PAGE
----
As adolescents become young adults, there comes a time when pediatricians will no longer see them. For those patients with chronic, sometimes complex, conditions, it can be hard to know how to transition into the adult internal medicine world. ACP,
At a Friday morning session, Jeffrey Greenwald, MD, offered a brief overview of evolving models for hospitalists in care transitions. The ...
The National Quality Forum (NQF) Board of Directors has approved for endorsement 14 quality measures on palliative and end-of-life care to a...
The first update of “Principles and Practice of Hospital Medicine” exemplifies how hospital medicine has evolved and the skills that hospitalists need to have.
Practice not currently considering the patient-centered medical home model can still position themselves for an eventual transition if and when the idea comes of age.
It is important for internists to understand and plan for how they could meet the proposed service requirements and take advantage of payment for non-face-to-face chronic care management.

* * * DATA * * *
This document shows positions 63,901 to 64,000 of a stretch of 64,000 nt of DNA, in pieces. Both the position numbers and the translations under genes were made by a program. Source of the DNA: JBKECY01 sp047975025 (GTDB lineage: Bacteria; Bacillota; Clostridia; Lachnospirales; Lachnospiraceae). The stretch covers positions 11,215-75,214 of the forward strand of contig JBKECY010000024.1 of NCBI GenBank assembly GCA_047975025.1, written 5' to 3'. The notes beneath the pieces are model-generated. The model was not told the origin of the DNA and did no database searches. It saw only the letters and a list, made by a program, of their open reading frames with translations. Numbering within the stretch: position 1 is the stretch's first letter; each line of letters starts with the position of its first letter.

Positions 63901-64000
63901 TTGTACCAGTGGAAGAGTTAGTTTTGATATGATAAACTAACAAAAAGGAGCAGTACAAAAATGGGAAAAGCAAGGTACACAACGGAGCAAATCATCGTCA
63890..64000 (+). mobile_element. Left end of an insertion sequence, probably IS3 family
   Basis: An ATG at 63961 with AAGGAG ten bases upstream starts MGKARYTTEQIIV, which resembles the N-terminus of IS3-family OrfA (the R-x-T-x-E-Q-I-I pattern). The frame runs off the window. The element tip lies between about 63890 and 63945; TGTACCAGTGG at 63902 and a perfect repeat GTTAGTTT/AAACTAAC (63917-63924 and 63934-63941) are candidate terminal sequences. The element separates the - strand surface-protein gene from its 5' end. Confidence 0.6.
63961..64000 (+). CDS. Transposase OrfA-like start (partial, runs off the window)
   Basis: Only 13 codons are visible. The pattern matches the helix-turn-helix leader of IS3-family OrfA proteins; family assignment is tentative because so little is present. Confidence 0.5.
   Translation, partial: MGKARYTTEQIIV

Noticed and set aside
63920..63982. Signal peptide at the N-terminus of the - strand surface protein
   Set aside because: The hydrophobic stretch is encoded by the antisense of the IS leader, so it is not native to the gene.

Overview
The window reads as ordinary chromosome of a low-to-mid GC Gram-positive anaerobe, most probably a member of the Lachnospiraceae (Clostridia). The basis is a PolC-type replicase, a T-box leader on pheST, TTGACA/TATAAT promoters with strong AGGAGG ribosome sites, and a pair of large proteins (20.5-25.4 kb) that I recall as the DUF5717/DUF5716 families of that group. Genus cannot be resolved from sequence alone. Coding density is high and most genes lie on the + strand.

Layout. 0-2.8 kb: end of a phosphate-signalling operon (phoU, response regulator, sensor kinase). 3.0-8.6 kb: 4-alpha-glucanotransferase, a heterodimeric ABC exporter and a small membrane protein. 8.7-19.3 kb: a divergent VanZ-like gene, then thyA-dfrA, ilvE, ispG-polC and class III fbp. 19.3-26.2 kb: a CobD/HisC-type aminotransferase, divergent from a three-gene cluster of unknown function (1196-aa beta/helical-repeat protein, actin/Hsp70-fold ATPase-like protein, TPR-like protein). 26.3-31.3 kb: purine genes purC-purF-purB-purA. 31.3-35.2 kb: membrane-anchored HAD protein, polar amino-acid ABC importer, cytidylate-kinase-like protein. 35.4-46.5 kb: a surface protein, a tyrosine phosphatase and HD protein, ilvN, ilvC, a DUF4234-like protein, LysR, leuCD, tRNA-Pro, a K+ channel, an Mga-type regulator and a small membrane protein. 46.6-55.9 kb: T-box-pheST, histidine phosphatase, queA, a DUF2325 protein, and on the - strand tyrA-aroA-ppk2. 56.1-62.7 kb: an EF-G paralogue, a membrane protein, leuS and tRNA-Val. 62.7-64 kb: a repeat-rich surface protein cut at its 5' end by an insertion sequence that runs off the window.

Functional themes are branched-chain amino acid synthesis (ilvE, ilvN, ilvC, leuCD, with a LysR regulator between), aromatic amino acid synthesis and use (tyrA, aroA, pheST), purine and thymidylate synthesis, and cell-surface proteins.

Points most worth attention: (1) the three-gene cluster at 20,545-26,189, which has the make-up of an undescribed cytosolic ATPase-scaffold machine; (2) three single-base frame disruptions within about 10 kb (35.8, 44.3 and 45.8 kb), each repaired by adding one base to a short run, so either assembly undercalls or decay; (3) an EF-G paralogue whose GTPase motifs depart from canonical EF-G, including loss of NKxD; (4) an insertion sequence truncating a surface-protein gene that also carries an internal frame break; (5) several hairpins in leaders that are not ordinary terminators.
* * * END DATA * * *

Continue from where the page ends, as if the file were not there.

New codes will allow billing for the complicated and far-reaching services that are provided as part of chronic complex care.
An expert discusses managing aortic dissection as a disease for life. Also, highlights from Hospital Medicine 2009 discuss caring for the pregnant patient, documenting care for the best reimbursement and ways to improve handoffs from shift to shift.
Understand how to bill and code for a final rule that updates payment policies and rates for services furnished under the Medicare Physician Fee Schedule, making it certain that Medicare will pay for chronic care management services.
Diabetes self-management education is cost-efficient and can improve A1c levels “far greater” than the effect required to approve a new drug for the disease. Smartphones, health coaches and educators are part of the new paradigm to help patients.
Prev 1 Next